Cliffs are great vantage points to look for weed beds; drop-offs, channels and shoals. Cliffs afford shade, more favorable water temperatures and collect float some which includes drowned or struggling aquatic and terrestrial insects. Some cliffs furnish seepage of spring water; furthermore, this enhances more favorable temperatures.
Fish occasionally mill about cliff areas focusing their attention to the surface. Wind-swept insects may hit the cliff and end up in the water. An errant breeze may blow a terrestrial off a ledge into the water. Commonly, food sources come from the surface in cliff areas; similarly, they can be fertile places to fish dry flies.
Cliffs may not be high ones to be productive. Snow banks can serve as temporary cliff-like areas. Rocky shorelines are common in both reservoirs and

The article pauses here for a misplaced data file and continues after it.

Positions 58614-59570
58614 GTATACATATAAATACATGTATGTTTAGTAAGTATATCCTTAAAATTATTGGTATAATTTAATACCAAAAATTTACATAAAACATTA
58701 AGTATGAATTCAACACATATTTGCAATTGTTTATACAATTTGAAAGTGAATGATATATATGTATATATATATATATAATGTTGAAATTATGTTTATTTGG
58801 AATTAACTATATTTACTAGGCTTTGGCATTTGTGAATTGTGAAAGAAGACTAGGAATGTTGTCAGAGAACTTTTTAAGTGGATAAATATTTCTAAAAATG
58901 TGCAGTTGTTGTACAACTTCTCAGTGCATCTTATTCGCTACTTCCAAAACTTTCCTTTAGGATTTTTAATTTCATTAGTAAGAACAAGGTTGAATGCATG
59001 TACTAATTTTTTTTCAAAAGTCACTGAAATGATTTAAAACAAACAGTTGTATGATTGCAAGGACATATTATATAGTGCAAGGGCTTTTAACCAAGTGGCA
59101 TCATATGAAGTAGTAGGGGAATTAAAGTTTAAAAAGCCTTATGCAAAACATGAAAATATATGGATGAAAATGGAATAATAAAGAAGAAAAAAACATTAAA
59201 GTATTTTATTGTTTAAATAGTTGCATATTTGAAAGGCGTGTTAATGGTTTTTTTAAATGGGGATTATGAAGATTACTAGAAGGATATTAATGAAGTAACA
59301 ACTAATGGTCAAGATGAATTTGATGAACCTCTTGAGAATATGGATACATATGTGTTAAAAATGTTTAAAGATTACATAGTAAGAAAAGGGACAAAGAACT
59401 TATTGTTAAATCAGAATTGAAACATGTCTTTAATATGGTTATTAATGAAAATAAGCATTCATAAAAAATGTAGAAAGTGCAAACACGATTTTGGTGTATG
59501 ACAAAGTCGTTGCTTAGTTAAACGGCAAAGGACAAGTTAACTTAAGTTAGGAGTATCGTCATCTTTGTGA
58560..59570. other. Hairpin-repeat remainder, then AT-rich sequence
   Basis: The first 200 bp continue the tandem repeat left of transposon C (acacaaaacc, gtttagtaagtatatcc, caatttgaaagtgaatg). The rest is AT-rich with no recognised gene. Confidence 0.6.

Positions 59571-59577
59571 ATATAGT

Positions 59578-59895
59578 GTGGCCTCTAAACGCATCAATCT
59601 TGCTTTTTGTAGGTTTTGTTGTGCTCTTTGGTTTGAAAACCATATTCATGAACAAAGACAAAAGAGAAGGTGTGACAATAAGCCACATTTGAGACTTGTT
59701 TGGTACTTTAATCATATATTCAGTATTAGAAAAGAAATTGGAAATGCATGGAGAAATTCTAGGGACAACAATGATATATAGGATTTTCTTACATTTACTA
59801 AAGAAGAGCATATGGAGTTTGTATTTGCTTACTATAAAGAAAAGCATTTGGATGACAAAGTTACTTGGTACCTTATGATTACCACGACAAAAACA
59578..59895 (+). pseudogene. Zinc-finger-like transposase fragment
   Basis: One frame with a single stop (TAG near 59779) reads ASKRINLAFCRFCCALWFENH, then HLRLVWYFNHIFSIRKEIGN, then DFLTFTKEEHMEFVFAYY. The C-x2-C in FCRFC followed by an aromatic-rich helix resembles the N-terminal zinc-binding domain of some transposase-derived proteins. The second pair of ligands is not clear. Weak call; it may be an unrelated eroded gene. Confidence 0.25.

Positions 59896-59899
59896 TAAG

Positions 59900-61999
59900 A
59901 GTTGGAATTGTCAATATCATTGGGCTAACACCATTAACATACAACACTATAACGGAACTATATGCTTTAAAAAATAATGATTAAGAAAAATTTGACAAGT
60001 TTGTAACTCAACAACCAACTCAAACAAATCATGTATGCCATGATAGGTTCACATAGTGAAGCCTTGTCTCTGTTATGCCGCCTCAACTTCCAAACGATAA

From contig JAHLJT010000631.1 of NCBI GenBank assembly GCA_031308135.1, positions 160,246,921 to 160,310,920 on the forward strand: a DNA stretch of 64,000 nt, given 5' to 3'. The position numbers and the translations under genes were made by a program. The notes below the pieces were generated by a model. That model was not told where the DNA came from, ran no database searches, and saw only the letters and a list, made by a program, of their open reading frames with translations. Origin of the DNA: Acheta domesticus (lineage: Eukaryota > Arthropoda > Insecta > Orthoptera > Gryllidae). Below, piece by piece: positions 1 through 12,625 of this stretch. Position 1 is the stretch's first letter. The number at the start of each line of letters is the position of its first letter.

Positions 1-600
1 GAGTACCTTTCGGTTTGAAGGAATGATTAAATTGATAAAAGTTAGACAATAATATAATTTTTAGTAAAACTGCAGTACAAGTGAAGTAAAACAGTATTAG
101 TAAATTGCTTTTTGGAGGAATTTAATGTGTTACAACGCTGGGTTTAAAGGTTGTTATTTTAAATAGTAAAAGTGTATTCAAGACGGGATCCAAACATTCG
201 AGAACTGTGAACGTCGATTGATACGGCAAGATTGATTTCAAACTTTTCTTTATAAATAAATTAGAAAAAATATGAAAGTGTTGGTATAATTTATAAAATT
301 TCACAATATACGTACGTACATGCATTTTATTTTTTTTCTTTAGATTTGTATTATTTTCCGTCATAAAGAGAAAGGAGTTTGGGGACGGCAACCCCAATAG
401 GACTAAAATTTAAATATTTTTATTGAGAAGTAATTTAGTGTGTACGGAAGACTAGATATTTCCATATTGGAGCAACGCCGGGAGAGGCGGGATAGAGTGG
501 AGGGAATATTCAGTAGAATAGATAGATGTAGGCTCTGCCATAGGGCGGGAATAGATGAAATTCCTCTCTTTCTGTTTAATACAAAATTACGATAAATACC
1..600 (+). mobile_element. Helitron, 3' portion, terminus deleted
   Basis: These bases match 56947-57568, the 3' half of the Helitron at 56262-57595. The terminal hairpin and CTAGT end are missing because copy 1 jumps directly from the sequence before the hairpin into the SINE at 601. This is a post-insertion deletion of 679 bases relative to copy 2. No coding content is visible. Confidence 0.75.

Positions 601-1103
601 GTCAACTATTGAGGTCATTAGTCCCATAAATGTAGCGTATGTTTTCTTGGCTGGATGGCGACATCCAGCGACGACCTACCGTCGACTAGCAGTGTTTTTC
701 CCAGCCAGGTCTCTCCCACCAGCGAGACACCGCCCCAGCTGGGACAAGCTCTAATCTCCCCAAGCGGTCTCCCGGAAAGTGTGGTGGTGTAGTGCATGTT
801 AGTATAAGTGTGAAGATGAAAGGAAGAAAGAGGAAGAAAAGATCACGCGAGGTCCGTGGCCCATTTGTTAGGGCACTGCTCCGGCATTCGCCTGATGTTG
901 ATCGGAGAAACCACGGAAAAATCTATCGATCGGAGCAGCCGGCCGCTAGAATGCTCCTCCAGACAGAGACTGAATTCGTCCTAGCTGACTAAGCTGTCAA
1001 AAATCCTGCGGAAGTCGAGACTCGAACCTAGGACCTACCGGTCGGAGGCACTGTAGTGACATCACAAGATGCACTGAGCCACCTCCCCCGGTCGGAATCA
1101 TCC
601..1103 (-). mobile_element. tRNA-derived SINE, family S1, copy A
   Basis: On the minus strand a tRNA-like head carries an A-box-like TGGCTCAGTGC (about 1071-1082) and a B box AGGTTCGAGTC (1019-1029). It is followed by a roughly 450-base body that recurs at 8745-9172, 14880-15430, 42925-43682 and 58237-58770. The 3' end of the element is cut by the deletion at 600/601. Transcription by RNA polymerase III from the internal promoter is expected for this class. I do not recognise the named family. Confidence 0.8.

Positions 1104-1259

in some natural lakes. These shoreline areas fish well with terrestrials. Drift lines of wind blown objects commonly gather at cliffs and rocks. These rocky shorelines are similar to cliffs. An earth filled dam provides an ideal rocky shoreline. It is adjacent to a steep drop off. These drift lines harbor many dead adult and stillborn insects.
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